It was a long week on the road, sleeping in a foreign bed, driving a God-awful number of miles, trying to keep up with young family members and keeping up with work. By the time I got to the airport, I was exhausted. I was impatient and irritable. I pulled into the garage to return my rental car and there were a number of others waiting to get checked in, 3 different lanes, and wouldn’t you know it, they took someone else who pulled in after me. Was it the action itself, nope, I had left plenty of time to get to the terminal and catch my flight, it was ego of how dare they that had me a bit bent out of shape. Here’s where the story is leading. All it took was an employee with a good attitude, recognizing I wasn’t in the best of spirits to turn things around. He smiled, apologized for the wait, reminded me it was the weekend and even jokingly berated himself for making me wait.
All it took was that one person to turn my day around and see how silly my poor behavior was. So I started thinking to myself, why not try to be that person that influences others’ days in a positive direction. It doesn’t take much: a smile, allowing someone to check out at a cashier before you, holding the elevator for someone. What it does take is setting aside my ego which wants me to think: I more important than you; I need to be somewhere and just can’t wait; you should have gotten here first/sooner if you wanted my spot.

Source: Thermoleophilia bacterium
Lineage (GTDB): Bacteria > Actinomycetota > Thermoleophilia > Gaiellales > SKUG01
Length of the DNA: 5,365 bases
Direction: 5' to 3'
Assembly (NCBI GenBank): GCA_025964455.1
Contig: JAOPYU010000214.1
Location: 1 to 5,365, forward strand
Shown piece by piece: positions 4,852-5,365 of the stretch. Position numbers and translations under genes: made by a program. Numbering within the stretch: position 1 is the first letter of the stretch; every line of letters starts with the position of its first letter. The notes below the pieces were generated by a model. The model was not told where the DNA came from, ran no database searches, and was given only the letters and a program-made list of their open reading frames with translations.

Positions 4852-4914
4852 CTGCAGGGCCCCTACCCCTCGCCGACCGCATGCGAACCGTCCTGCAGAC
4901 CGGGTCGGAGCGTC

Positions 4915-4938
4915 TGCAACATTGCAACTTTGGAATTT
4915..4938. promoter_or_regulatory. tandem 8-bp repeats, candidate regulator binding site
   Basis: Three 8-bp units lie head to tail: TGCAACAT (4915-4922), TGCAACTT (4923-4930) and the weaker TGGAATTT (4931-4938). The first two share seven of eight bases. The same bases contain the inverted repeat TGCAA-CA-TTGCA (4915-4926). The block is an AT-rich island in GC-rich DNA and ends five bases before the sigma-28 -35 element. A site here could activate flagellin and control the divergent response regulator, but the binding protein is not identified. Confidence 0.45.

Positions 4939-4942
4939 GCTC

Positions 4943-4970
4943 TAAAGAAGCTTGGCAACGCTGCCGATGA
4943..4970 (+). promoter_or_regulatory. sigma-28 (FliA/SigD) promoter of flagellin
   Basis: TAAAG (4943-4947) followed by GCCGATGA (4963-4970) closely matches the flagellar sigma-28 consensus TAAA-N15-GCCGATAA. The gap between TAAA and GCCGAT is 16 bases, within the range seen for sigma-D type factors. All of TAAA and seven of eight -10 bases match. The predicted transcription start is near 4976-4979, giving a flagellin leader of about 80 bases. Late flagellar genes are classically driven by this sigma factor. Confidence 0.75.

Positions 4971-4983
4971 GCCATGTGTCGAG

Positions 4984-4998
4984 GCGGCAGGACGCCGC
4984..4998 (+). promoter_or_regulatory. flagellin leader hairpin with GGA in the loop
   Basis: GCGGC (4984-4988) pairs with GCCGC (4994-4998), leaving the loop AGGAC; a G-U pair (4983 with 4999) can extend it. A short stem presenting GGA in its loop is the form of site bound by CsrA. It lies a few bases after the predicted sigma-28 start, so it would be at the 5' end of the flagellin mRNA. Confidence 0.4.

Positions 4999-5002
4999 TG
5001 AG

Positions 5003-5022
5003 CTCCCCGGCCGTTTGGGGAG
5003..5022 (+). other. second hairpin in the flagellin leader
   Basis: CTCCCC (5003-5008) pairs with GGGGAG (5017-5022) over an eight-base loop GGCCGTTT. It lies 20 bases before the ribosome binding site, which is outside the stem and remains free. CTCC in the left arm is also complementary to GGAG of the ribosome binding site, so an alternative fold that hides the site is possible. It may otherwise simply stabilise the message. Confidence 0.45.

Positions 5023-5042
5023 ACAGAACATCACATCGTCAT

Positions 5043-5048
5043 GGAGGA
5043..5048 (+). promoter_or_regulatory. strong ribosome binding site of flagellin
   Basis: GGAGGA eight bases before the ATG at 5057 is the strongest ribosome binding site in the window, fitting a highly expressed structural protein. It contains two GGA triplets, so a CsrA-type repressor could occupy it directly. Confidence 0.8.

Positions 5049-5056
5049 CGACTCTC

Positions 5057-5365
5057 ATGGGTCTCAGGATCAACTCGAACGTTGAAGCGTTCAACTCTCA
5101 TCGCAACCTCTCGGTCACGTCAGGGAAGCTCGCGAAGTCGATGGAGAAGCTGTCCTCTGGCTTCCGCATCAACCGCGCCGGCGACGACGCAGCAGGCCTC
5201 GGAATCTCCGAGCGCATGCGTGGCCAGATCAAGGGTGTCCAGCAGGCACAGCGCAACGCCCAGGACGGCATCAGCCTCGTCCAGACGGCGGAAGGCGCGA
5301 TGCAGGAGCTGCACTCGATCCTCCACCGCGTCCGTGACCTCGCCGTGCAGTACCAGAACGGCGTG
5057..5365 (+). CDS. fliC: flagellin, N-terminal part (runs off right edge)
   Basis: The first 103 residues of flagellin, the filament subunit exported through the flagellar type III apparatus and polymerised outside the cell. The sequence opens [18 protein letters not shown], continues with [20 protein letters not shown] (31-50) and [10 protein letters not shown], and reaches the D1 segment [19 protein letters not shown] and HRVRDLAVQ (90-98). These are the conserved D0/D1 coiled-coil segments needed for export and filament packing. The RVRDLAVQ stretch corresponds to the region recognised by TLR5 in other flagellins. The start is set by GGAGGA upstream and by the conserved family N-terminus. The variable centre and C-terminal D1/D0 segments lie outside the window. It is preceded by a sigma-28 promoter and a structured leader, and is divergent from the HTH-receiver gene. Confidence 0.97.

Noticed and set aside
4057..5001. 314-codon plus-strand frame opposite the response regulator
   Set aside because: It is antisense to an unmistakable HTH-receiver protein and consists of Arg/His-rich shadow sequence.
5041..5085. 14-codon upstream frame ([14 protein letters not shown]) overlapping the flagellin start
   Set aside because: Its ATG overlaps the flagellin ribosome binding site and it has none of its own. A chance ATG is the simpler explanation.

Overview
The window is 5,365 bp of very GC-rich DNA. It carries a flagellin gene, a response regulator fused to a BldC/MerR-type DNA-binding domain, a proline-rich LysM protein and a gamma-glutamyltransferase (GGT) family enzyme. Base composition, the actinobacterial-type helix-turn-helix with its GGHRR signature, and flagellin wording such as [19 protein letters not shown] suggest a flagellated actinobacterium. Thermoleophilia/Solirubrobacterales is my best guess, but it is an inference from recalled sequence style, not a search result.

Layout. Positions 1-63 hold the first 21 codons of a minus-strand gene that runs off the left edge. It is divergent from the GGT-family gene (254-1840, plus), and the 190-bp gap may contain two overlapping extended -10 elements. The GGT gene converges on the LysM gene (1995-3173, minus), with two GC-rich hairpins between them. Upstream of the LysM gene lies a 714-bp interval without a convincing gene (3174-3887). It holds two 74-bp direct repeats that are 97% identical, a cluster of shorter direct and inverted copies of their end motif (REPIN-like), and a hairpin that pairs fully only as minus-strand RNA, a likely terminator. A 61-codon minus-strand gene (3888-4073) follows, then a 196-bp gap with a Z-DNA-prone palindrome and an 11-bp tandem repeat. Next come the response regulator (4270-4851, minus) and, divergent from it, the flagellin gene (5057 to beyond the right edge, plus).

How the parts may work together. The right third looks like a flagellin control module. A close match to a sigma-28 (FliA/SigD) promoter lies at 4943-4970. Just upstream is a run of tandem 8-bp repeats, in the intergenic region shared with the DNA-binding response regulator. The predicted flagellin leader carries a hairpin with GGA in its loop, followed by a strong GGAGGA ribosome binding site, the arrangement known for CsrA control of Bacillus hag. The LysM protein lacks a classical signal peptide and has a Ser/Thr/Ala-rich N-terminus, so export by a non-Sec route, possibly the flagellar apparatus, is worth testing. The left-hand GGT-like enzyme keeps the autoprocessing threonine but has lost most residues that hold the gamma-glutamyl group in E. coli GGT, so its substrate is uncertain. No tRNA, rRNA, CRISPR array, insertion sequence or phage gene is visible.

My first sponsor taught me a very important lesson early on in sobriety. He told me to ask myself one simple question when I started to get upset (which happened entirely too often then and still does I’m embarrassed to admit today): how important is it really? To not let someone in when merging in rush hour traffic, rush down the aisle to be next in line rather than walking at a normal pace and being second, or repeatedly pushing the ‘door close’ button rather than holding the elevator. How does that make me feel when I do get my way? Not very good. And frankly, pretty darn selfish and silly.
Today I will be aware of my ego trying to inflate my sense of self-importance.